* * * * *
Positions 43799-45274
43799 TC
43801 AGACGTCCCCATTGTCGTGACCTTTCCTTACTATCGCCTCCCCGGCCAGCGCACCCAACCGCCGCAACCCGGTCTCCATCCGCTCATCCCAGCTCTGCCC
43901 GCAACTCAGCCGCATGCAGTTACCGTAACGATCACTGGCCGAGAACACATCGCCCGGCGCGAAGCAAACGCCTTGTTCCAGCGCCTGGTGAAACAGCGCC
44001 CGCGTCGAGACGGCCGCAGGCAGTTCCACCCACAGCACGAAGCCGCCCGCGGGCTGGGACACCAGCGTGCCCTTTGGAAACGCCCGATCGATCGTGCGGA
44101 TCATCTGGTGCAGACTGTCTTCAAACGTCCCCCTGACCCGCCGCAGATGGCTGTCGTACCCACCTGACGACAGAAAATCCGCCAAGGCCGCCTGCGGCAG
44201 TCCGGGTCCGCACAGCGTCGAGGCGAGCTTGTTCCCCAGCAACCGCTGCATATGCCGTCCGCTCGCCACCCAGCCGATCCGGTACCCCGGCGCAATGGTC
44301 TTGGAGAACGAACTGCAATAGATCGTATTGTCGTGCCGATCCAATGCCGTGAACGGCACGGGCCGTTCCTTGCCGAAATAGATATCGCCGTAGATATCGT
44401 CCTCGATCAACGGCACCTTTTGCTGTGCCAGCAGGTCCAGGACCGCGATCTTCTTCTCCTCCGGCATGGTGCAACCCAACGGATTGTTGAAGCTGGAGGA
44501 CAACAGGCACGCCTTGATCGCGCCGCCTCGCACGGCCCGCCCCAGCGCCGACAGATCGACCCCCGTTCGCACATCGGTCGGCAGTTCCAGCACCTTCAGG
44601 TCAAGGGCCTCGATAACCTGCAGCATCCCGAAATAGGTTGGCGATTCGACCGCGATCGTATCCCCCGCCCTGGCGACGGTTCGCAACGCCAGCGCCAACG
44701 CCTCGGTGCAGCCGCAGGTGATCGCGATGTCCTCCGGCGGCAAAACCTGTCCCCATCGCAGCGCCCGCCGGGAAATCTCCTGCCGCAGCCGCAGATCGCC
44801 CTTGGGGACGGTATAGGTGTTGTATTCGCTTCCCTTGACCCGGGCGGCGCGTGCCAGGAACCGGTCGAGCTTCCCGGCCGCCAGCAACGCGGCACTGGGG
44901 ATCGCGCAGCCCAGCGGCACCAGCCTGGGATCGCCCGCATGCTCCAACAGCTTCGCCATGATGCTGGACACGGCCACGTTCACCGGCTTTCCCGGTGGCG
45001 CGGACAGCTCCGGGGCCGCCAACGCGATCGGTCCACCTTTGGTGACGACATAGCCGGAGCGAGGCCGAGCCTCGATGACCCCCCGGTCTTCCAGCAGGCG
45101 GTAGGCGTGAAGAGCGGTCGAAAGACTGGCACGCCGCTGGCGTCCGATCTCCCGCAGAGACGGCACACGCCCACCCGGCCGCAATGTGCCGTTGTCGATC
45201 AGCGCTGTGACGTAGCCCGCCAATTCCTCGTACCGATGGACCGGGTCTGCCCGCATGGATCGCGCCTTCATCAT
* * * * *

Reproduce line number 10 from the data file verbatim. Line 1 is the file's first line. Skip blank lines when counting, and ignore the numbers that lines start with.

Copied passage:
44501 CAACAGGCACGCCTTGATCGCGCCGCCTCGCACGGCCCGCCCCAGCGCCGACAGATCGACCCCCGTTCGCACATCGGTCGGCAGTTCCAGCACCTTCAGG